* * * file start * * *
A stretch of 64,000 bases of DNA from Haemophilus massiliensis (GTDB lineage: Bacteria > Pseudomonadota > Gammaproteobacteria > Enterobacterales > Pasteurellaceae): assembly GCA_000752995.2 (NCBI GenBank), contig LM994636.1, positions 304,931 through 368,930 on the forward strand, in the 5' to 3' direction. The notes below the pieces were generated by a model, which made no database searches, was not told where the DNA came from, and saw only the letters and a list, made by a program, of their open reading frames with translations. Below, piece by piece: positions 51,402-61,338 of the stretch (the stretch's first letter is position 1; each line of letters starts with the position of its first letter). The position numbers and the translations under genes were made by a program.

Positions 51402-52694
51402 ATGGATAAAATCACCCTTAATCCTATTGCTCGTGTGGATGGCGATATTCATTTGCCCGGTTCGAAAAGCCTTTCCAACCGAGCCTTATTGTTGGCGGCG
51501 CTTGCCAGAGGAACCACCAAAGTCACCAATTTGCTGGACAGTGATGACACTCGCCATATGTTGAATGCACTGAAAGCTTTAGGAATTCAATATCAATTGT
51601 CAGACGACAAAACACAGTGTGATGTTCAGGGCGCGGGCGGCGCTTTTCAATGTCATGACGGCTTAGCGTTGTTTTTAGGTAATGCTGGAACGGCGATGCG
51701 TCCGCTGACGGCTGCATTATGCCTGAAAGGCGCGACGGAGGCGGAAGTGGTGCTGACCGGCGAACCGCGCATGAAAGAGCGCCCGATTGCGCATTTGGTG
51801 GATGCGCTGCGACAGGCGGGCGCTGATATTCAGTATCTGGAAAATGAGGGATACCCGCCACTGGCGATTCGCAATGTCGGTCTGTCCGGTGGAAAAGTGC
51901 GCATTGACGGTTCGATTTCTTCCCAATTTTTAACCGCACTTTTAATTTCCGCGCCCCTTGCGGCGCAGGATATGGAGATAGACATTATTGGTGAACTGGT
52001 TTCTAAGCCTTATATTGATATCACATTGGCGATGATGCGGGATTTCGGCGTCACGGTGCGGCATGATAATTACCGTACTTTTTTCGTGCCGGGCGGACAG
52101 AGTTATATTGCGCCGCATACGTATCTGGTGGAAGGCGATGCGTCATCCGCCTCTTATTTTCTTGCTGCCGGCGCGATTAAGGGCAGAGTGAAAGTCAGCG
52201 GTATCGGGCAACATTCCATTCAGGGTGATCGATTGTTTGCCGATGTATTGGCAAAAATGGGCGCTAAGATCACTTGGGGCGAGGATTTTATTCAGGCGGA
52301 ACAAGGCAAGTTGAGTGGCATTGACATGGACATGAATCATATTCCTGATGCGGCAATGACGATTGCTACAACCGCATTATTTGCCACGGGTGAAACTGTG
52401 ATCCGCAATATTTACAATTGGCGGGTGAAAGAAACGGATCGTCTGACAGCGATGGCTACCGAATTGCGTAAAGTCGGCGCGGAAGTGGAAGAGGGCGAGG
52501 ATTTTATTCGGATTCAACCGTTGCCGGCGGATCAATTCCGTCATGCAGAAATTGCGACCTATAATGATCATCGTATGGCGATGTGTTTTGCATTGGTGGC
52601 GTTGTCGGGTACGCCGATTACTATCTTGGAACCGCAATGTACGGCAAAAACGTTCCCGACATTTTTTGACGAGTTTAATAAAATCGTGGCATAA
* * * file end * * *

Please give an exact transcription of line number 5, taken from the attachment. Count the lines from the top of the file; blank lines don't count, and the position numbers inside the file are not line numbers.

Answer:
51601 CAGACGACAAAACACAGTGTGATGTTCAGGGCGCGGGCGGCGCTTTTCAATGTCATGACGGCTTAGCGTTGTTTTTAGGTAATGCTGGAACGGCGATGCG